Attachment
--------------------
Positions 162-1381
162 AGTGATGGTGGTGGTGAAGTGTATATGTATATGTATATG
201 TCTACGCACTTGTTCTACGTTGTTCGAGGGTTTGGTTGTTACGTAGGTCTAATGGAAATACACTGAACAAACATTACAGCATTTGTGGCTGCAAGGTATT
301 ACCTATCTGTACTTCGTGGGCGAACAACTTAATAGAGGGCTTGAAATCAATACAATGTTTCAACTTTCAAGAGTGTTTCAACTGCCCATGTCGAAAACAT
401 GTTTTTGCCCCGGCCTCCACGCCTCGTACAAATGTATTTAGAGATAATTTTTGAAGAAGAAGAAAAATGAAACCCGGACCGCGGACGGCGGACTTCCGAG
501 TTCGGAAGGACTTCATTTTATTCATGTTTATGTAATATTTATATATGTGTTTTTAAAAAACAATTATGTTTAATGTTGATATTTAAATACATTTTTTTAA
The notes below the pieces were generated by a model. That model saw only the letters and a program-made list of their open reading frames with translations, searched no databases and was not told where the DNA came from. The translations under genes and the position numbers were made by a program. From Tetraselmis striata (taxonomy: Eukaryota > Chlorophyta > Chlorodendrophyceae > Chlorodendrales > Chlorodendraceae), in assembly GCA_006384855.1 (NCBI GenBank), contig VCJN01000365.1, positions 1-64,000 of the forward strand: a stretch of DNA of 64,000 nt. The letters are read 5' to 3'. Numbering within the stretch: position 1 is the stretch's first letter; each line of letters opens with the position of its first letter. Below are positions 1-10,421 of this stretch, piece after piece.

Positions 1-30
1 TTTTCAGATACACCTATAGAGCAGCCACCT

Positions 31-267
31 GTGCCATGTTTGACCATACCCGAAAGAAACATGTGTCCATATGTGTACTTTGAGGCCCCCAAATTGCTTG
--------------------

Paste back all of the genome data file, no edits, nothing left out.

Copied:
Positions 162-1381
162 AGTGATGGTGGTGGTGAAGTGTATATGTATATGTATATG
201 TCTACGCACTTGTTCTACGTTGTTCGAGGGTTTGGTTGTTACGTAGGTCTAATGGAAATACACTGAACAAACATTACAGCATTTGTGGCTGCAAGGTATT
301 ACCTATCTGTACTTCGTGGGCGAACAACTTAATAGAGGGCTTGAAATCAATACAATGTTTCAACTTTCAAGAGTGTTTCAACTGCCCATGTCGAAAACAT
401 GTTTTTGCCCCGGCCTCCACGCCTCGTACAAATGTATTTAGAGATAATTTTTGAAGAAGAAGAAAAATGAAACCCGGACCGCGGACGGCGGACTTCCGAG
501 TTCGGAAGGACTTCATTTTATTCATGTTTATGTAATATTTATATATGTGTTTTTAAAAAACAATTATGTTTAATGTTGATATTTAAATACATTTTTTTAA
The notes below the pieces were generated by a model. That model saw only the letters and a program-made list of their open reading frames with translations, searched no databases and was not told where the DNA came from. The translations under genes and the position numbers were made by a program. From Tetraselmis striata (taxonomy: Eukaryota > Chlorophyta > Chlorodendrophyceae > Chlorodendrales > Chlorodendraceae), in assembly GCA_006384855.1 (NCBI GenBank), contig VCJN01000365.1, positions 1-64,000 of the forward strand: a stretch of DNA of 64,000 nt. The letters are read 5' to 3'. Numbering within the stretch: position 1 is the stretch's first letter; each line of letters opens with the position of its first letter. Below are positions 1-10,421 of this stretch, piece after piece.

Positions 1-30
1 TTTTCAGATACACCTATAGAGCAGCCACCT

Positions 31-267
31 GTGCCATGTTTGACCATACCCGAAAGAAACATGTGTCCATATGTGTACTTTGAGGCCCCCAAATTGCTTG